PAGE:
CeBIT 2004: Selling Solutions, not Specs
By Eric Lin, Mon Mar 22 10:30:00 GMT 2004
While computer manufacturers are still selling megahertz and megabytes, the mobile industry is starting a kindler, gentler approach. It's not just the phones that are becoming more consumer-friendly, it's the way they are selling the phones too.
I didn't realize what I was witnessing at first. I was at the Nokia booth, trying to learn more about the new 7610, but wasn't getting very far. I wanted technical specs, but all the signage and literature offered were consumer-friendly phrases. Instead of a list of acronyms, the phone was described by its capabilities (10-minute-long videos, PC synchronization including photos, messages and notes, etc.). It was hours before I even found out the handset didn't have EDGE (since most European operators are finally rolling out 3G instead).
Traveling from booth to booth and hall to hall, I picked up literature from various handset manufacturers and European carriers. Finally when I looked through it all, it hit me. Leafing through the Sony Ericsson catalog, I had my epiphany. Manufacturers are finally getting consumer-friendly about selling mobiles. Sony Ericsson barely mentions a single acronym. The text describing each phone may use a technical term, but only by describing how it enables the user to do something (i.e. Bluetooth lets you use a wireless headset to talk on your phone). In between the pages describing the different models in plain English, are longer "stories" about how different people (a young professional, a student, a parent) use their handsets to accomplish various tasks, but they do it with nary an acronym in sight.
Nokia and Sony Ericsson led the way, moving their product literature from the technical to the application of the technology. Most of the other manufacturers lag behind, selling their handsets the way superstores sell computers, with lists of stats and acronyms. During his press conference on Wednesday, the head of Siemens' mobile phone division, Rudi Lamprecht, said his company is pushing forward with a consumer focus. Silicon Valley.com caught the exact words- "The consumer is not buying these acronyms, the consumer is buying solutions."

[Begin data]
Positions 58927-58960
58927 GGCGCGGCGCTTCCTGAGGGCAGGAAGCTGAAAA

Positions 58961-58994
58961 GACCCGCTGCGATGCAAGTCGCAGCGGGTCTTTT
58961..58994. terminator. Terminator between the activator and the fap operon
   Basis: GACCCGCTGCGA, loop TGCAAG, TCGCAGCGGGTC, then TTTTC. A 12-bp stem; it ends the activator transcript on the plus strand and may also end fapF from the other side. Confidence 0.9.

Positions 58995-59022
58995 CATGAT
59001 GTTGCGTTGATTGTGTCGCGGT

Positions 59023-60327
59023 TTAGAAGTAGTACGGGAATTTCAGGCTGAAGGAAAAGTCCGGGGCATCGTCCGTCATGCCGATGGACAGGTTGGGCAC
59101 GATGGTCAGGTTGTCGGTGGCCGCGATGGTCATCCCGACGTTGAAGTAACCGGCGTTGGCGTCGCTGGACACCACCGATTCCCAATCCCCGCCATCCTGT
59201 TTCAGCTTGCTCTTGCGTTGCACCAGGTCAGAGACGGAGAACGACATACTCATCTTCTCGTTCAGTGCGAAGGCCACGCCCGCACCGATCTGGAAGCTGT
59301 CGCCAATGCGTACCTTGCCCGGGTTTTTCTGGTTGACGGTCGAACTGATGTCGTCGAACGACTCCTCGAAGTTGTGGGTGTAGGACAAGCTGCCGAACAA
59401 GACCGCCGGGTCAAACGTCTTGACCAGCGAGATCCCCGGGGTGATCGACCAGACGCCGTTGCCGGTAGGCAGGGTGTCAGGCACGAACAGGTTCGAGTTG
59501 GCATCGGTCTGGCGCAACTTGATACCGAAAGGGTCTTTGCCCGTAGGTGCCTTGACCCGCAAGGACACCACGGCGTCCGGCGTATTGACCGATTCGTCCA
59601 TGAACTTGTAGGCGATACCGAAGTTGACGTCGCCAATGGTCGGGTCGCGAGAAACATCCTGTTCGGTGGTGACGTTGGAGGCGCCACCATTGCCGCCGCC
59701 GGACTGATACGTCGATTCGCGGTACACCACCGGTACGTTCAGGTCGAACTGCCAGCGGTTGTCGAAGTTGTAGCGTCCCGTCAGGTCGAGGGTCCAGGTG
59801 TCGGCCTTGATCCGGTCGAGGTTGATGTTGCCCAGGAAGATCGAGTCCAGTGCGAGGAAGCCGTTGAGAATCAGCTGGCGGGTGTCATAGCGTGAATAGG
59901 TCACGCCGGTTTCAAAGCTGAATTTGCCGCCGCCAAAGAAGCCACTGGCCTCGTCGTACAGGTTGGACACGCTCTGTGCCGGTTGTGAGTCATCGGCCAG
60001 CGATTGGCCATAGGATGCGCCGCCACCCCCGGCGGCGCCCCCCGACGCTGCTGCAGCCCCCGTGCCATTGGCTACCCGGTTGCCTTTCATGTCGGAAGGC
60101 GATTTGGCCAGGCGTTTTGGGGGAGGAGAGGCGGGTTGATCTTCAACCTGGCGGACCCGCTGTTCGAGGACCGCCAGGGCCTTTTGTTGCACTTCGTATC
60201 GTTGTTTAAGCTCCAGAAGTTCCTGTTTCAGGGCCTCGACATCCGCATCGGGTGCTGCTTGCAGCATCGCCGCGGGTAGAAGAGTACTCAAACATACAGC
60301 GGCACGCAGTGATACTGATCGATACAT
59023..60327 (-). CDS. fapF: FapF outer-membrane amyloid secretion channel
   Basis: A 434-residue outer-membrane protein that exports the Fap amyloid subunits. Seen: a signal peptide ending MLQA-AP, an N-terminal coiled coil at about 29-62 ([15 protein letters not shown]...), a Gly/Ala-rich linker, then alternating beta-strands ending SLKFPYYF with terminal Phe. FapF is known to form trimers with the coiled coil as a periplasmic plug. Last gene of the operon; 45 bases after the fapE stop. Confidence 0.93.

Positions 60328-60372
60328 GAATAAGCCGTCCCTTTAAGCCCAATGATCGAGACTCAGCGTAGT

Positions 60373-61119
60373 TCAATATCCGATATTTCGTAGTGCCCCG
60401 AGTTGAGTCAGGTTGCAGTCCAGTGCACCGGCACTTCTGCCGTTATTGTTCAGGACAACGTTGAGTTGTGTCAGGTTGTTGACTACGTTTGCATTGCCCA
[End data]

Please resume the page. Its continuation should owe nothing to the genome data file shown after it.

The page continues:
Carriers, too, are learning that selling what the service does is far more effective than trying to sell it based on the technical name. A Spanish colleague told us a story of two carriers last night. One carrier sells services by their official names (MMS, ringback, etc.), while another uses much longer names that describe what the services actually do. Guess which carrier sells more services, at least anecdotally? US carriers have been getting better about advertising the results and not the technology, explaining how the services work in situations instead of trying to explain the service itself.
Clearly in the mobile world, the shift from companies that sell technology to ones that sell solutions is still young, but it is coming along rather well. Manufacturers and carriers that have led the market in the past are leading the charge in this new realm as well.